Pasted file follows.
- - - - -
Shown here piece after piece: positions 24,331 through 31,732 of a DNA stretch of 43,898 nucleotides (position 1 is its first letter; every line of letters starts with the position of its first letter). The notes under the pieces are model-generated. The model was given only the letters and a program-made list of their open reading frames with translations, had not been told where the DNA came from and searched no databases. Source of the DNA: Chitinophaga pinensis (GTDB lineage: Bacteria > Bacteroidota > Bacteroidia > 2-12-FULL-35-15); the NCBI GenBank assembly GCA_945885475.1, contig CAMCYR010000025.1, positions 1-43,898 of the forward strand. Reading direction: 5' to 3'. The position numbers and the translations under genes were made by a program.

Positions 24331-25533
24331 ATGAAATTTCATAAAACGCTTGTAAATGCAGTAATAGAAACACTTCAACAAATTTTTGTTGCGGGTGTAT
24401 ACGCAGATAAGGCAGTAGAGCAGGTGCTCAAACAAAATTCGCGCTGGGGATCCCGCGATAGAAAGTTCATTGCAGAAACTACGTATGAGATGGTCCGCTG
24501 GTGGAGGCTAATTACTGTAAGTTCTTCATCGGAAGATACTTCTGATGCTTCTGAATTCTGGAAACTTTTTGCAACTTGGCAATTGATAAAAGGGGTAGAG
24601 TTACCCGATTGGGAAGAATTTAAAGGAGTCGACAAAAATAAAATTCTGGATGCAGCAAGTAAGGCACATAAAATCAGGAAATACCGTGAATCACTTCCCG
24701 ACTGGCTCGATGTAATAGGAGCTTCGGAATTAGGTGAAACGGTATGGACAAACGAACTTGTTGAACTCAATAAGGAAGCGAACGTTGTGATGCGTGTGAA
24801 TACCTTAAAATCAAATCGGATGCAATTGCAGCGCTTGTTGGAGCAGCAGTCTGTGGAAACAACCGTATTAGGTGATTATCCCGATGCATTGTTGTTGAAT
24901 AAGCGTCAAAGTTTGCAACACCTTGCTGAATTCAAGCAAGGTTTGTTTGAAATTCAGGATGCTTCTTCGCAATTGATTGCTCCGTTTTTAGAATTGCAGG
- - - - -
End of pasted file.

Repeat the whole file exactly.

Shown here piece after piece: positions 24,331 through 31,732 of a DNA stretch of 43,898 nucleotides (position 1 is its first letter; every line of letters starts with the position of its first letter). The notes under the pieces are model-generated. The model was given only the letters and a program-made list of their open reading frames with translations, had not been told where the DNA came from and searched no databases. Source of the DNA: Chitinophaga pinensis (GTDB lineage: Bacteria > Bacteroidota > Bacteroidia > 2-12-FULL-35-15); the NCBI GenBank assembly GCA_945885475.1, contig CAMCYR010000025.1, positions 1-43,898 of the forward strand. Reading direction: 5' to 3'. The position numbers and the translations under genes were made by a program.

Positions 24331-25533
24331 ATGAAATTTCATAAAACGCTTGTAAATGCAGTAATAGAAACACTTCAACAAATTTTTGTTGCGGGTGTAT
24401 ACGCAGATAAGGCAGTAGAGCAGGTGCTCAAACAAAATTCGCGCTGGGGATCCCGCGATAGAAAGTTCATTGCAGAAACTACGTATGAGATGGTCCGCTG
24501 GTGGAGGCTAATTACTGTAAGTTCTTCATCGGAAGATACTTCTGATGCTTCTGAATTCTGGAAACTTTTTGCAACTTGGCAATTGATAAAAGGGGTAGAG
24601 TTACCCGATTGGGAAGAATTTAAAGGAGTCGACAAAAATAAAATTCTGGATGCAGCAAGTAAGGCACATAAAATCAGGAAATACCGTGAATCACTTCCCG
24701 ACTGGCTCGATGTAATAGGAGCTTCGGAATTAGGTGAAACGGTATGGACAAACGAACTTGTTGAACTCAATAAGGAAGCGAACGTTGTGATGCGTGTGAA
24801 TACCTTAAAATCAAATCGGATGCAATTGCAGCGCTTGTTGGAGCAGCAGTCTGTGGAAACAACCGTATTAGGTGATTATCCCGATGCATTGTTGTTGAAT
24901 AAGCGTCAAAGTTTGCAACACCTTGCTGAATTCAAGCAAGGTTTGTTTGAAATTCAGGATGCTTCTTCGCAATTGATTGCTCCGTTTTTAGAATTGCAGG